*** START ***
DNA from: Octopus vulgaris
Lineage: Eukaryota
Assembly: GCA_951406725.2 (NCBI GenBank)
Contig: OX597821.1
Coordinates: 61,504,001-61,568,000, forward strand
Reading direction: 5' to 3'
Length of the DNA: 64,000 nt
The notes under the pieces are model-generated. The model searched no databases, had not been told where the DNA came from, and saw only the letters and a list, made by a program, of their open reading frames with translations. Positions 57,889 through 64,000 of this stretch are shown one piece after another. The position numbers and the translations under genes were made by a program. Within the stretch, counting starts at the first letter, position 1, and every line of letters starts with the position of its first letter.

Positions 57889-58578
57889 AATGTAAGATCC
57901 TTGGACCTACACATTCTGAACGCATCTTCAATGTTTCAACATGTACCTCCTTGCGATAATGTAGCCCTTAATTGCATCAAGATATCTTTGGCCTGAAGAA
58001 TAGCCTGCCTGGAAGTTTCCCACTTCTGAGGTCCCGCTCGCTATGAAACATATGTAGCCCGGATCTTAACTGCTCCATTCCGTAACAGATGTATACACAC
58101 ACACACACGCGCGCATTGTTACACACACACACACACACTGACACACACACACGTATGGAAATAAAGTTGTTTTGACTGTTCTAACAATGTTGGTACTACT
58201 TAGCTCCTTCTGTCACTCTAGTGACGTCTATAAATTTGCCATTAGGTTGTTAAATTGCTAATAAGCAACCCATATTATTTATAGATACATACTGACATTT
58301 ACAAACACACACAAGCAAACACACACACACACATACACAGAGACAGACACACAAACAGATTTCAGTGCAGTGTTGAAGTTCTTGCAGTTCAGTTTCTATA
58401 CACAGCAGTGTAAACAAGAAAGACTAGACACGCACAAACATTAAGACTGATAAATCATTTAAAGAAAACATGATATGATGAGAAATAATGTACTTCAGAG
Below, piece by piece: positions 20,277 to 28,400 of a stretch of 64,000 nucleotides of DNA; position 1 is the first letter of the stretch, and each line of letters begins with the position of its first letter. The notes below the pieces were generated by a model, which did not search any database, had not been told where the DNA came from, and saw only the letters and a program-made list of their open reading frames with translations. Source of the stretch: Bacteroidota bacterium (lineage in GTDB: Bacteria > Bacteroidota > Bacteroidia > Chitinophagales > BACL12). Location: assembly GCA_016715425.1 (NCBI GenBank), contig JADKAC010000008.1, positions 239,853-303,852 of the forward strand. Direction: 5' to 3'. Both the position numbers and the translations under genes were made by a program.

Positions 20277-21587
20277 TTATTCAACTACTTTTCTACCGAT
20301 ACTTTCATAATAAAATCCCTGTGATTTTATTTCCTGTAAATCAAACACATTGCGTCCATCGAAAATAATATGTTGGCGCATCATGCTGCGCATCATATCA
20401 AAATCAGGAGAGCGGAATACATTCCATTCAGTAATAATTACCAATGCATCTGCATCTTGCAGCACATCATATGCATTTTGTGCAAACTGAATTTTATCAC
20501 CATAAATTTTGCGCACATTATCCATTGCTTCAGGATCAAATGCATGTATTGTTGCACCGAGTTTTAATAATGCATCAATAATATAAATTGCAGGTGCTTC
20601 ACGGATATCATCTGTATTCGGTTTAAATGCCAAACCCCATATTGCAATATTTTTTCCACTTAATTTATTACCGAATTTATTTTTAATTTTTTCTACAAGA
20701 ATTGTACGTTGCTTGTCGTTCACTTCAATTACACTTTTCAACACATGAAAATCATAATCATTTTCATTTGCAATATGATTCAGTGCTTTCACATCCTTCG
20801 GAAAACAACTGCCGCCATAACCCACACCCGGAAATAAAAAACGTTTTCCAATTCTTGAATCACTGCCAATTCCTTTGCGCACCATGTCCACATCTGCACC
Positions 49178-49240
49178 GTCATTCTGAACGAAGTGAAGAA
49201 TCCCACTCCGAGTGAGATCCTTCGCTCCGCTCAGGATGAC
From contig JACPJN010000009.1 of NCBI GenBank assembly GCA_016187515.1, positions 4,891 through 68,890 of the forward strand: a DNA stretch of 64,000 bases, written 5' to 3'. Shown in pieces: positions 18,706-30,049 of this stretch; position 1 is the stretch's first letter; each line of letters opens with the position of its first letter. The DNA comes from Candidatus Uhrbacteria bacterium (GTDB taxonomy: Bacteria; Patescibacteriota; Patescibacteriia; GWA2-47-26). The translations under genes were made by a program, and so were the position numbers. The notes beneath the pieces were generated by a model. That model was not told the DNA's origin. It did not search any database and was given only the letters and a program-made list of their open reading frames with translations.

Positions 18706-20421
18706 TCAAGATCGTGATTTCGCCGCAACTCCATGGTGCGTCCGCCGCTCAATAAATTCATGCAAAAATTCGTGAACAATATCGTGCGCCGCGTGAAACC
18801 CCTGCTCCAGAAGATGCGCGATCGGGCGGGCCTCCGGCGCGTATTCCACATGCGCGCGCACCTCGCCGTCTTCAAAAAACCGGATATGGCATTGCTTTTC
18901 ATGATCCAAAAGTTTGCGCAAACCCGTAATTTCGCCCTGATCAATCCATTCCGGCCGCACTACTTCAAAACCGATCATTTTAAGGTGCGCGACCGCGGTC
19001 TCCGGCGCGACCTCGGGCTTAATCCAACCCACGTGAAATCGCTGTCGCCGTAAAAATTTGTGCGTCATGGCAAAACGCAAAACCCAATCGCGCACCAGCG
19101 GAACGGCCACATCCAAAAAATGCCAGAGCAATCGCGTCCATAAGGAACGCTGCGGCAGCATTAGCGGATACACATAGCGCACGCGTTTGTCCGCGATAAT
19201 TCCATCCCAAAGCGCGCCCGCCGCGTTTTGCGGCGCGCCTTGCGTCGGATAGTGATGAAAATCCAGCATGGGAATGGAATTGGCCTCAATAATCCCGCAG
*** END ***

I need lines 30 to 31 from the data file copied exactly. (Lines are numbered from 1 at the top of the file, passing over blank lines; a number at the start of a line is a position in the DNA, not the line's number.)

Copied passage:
Positions 18706-20421
18706 TCAAGATCGTGATTTCGCCGCAACTCCATGGTGCGTCCGCCGCTCAATAAATTCATGCAAAAATTCGTGAACAATATCGTGCGCCGCGTGAAACC